Different conversion rates at different heating rates and temperatures were chosen to determine the pyrolysis mechanism function. These temperatures should be applied during stage II. The 41 kinds of typical mechanism functions [27] were analyzed according to the Popescu method to determine the function. And at last, according to these 41 kinds of typical mechanism functions, the function appeared as the most probable mechanism function for H. annuus stalk (Table 4). And then, the activation energy and pre-exponential factors can be calculated by function [28].

tab4
Table 4: The linear fitting results of kinetic mechanism functions of H. annuus stalk.
3.2.2. Calculation of the Activation Energy and Pre-Exponential Factors

According to (8), a plot of versus gives a straight line with a slope of and intercept of . Therefore, and can be determined. And on basis of (9) and (10), a plot of , against should be a linear relationship by FWO method and KAS method. Similarly, the activation energy and pre-exponential can be calculated (Figure 4). The values of activation energy and was listed in Table 5. The value of -Square was close to 0.9500, that is to say, the values of coefficient of correlation were relatively high. So the values of activation energy deduced and calculated by Popescu, FWO, and KAS methods are valid. However, the values of activation energy increased with a different fluctuation at different conversion rates. This may be ascribed to the complex composition of the sample and the complex reactions during pyrolysis. In the end, the average activation energy value of H. annuus stalkwas 142.9 kJ mol−1.

tab5
Table 5: The activation energies of H. annuus stalk obtained by FWO method and KAS method at different conversion rates.
fig4
Figure 4: Plots for determining activation energy of Stage II of H. annuus stalk calculated by three methods ((a) FWO method; (b) KAS method; (c) Popescu method).

In Table 6, various kinetic parameters of pyrolysis between different biomass sources were compared. Other results are not similar to the present study, which suggests that thermal behavior is influenced greatly by feedstock types [29].

tab6
Table 6: Comparison of various kinetic parameters of pyrolysis for different biomasses.

In Table 7, the kinetic compensation effects of the pre-exponential factors and activation energy were shown. These results indicated that there was a partial compensation effect for when changed.

tab7
Table 7: Kinetic compensation effects of the pre-exponential factor and the activation energy.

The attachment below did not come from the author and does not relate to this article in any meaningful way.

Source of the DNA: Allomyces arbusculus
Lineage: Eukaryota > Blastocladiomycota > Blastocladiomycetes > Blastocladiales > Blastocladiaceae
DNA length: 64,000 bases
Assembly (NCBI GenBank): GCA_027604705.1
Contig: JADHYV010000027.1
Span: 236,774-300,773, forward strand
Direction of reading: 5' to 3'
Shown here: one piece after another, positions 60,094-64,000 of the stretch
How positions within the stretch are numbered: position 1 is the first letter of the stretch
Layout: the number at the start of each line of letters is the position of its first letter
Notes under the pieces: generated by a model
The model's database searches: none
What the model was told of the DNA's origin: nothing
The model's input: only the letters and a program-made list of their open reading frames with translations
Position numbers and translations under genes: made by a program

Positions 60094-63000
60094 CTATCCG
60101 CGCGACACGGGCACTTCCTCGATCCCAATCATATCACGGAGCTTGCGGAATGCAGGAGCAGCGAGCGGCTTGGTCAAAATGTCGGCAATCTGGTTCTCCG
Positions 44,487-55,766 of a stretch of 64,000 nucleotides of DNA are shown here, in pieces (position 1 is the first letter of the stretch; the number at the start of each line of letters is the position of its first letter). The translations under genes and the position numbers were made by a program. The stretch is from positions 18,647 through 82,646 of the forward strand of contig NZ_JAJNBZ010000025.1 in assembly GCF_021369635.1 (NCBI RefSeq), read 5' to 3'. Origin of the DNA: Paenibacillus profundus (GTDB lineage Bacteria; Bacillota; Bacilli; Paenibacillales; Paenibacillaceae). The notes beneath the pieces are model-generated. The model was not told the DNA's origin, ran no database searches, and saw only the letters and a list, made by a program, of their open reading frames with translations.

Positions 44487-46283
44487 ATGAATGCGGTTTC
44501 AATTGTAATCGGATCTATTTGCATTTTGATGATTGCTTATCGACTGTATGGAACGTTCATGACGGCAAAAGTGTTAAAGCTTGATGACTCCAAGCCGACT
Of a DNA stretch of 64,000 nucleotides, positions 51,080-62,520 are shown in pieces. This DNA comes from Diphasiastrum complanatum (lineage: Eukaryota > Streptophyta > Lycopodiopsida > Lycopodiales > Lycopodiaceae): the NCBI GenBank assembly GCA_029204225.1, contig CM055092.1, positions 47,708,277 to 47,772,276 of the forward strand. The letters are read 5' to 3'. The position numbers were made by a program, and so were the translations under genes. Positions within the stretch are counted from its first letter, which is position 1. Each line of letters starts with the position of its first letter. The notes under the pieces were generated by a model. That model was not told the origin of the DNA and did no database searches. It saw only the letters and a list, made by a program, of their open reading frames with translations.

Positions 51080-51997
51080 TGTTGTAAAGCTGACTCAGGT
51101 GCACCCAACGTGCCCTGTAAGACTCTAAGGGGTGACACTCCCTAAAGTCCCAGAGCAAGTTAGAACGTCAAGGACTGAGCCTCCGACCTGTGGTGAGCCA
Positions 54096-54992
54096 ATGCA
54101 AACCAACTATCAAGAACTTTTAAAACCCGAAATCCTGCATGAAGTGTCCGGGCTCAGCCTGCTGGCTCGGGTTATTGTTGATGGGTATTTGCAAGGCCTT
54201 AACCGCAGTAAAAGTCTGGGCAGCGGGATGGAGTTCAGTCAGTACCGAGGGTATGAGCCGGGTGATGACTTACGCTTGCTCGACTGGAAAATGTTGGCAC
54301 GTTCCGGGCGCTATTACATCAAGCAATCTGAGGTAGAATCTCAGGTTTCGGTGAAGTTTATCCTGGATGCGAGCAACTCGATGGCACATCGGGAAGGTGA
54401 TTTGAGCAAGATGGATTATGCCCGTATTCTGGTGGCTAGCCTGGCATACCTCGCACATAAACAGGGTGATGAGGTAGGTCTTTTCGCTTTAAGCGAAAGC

4. Conclusions

High priority should be given to the development and protection of biomass pyrolysis from new marginal soil energy plant with great potential, which is widely recognized as a technically feasible way for sustainability. In the present work, there were three stages in the process of H. annuus stalk pyrolysis, and stage II was the main pyrolysis process, and most of the organic materials were decomposed in this stage, and heating rates had a significant effect on the pyrolysis process of biomass.

The Popescu, FWO, and KAS methods were adopted to determine the kinetic parameters of the pyrolysis reaction. During the primary decomposition reactions, the most probable mechanism functions for H. annuus stalk was . The values of activation energy calculated by these three methods were similar. There was only a partial compensation effect for when changed. The results suggest that H. annuus stalk is suitable for pyrolysis, and more importantly, the experimental results and kinetic parameters provided useful information for the design of pyrolytic processing system using H. annuus stalk as feedstock.

Conflict of Interests

The authors declare that they have no conflict of interests.

Authors’ Contribution

H. Yan and H. Zhao participated in the design and coordination of the study, interpreted the data, and drafted and corrected the manuscript. Y. Zhang et al. participated in the interpretation of the data and corrected the draft paper. All authors read and approved the final paper.

Disclosure

H. Yan is a staff member of College of Chemical and Environmental Engineering, Shandong University of Science and Technology, Qingdao, China. Dr. H. Zhao is the leader of Biochemical Engineering and Bioresources Laboratory at College of Chemical and Environmental Engineering. His areas of specialization are biochemical engineering, energy, and environmental engineering. He has published over 10 papers in international journals. Y. Zhang is one master degree candidate. Y. Tian and K. Xie are the leaders of Key Laboratory of Low-carbon Energy Chemical Engineering in Universities of Shandong, Shandong University of Science and Technology, Qingdao 266590, China, and contributed to supply the excellent research platform and guide research works.

Acknowledgments

This work was financially supported by National Natural Science Foundation of China (21076117, 41202165), Open Funding from the State Key Laboratory of Crop Biology in Shandong Agricultural University (2010KF06 and 2011KF14), Projects of Shandong Province Higher Educational Science and Technology Program (J10LC15), Open Project Program of Key Lab of Marine Bioactive Substance and Modern Analytical Technique (MBSMAT-2012-03), and Qingdao Government Scientific and Technological Program.

References

  1. T. Gollan, U. Schurr, and E. D. Schulze, “Stomatal response to drying soil in relation to changes in the xylem sap composition of Helianthus annuus. I. The concentration of cations, anions, amino acids in, and pH of, the xylem sap,” Plant, Cell & Environment, vol. 15, no. 5, pp. 551–559, 1992.
  2. H. Chen and T. Cutright, “EDTA and HEDTA effects on Cd, Cr, and Ni uptake by Helianthus annuus,” Chemosphere, vol. 45, no. 1, pp. 21–28, 2001. View at Publisher · View at Google Scholar · View at Scopus
  3. S. Yorgun, S. Şensöza, and O. M. Koçkar, “Flash pyrolysis of sunflower oil cake for production of liquid fuels,” Journal of Analytical and Applied Pyrolysis, vol. 60, no. 1, pp. 1–12, 2001. View at Publisher · View at Google Scholar · View at Scopus